Trial of solicitor told of €610,000 taken from garda’s account

About 34 gardaí involved in property company with Byrne

A garda and property dealer has told the trial of Thomas Byrne he never made a criminal complaint about €610,000 which was taken from his account at the former solicitor's practice.

Brian Whelan gave evidence that he later learned the money was paid into the account of property developer John Kelly without his instructions. The garda said that Mr Kelly and Mr Byrne were partners in a property business at the time.

Mr Whelan has alleged that Mr Byrne failed to pass on a €1.87 million cheque which was intended to pay off a mortgage on an apartment complex at Dorset Street he bought with two other gardaí­.

Today Mr Whelan told the accused’s defence counsel that a further €610,000 was also never passed onto the bank to pay off the mortgages of two other properties. However the garda never made a criminal complaint about this money.


The jury heard Mr Whelan was partners with Mr Byrne in a property company they set up called Compass. About 34 gardaí were involved in the company with Mr Whelan, his wife, Mr Byrne and another garda, Enda Mulryan acting as directors.

The court heard Compass engaged in between 10 and 12 investments including buying shares in a shopping centre in Odessa in Ukraine and buying land in Belize in South America.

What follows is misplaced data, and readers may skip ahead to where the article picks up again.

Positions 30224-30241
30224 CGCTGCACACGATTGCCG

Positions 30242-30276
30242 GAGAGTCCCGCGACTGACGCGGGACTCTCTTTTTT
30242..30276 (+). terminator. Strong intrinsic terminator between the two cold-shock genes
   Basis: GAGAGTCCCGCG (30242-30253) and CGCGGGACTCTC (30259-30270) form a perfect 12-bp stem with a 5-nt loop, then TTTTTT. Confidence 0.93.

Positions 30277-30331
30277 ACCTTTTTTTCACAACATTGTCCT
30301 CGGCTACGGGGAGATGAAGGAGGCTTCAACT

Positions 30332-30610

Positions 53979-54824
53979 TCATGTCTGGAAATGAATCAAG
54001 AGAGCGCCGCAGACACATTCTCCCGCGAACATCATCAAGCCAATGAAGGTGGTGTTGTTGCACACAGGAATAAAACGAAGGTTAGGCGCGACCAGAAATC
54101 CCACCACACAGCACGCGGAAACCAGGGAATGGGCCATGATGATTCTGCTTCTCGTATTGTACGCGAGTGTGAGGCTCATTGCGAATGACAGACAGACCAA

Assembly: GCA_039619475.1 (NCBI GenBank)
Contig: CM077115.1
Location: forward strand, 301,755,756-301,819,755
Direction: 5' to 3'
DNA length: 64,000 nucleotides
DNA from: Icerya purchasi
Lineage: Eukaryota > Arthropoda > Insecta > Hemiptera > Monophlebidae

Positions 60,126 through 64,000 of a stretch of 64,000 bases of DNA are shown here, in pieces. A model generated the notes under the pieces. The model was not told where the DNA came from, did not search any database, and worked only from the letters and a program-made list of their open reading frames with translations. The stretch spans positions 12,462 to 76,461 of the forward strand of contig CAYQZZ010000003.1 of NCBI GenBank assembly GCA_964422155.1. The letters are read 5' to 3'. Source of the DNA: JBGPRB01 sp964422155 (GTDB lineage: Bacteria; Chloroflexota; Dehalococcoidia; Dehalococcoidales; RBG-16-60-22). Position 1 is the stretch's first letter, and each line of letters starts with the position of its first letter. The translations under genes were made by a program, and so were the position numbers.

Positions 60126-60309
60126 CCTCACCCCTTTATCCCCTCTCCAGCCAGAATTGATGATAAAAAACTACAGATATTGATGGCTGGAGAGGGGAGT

Mr Byrne (47) of Walkinstown Road, Crumlin is accused of theft and fraud offences totalling €51.8 million. Most of the counts allege he transferred clients’ homes into his name and then used them as collateral for bank loans.

He has pleaded not guilty at Dublin Circuit Criminal Court to 51 counts of theft, forgery, using forged documents and deception between 2004 and 2007.

Mr Whelan told defence counsel Damien Colgan SC that Thomas Byrne arranged the sale of two houses in Swords for him for a total of €610,000.

Counsel presented ledger entries from Mr Byrne’s records stating this money was lodged into the client account of Mr Whelan and then paid out to Mr Kelly. Mr Whelan said this was done without his knowledge or instructions.

Mr Whelan said he never invested with Mr Kelly but had met him about 10 times socially and in the developer’s offices in The Beacon in Sandymount.

Mr Whelan said he later made a formal statement to gardaí about the Dorset Street property but acknowledged he did not do so for the missing money from the two Swords properties.

He said he had already made a complaint about it to the Law Society which was responsible for compensating alleged victims of Mr Byrne's actions.

Mr Whelan said in the end he was compensated for the Dorset Street property but not the Swords properties as he had already received the maximum amount of compensation the Law Society would pay out.

The trial continues before Judge Patrick McCartan and a jury of seven men and five women.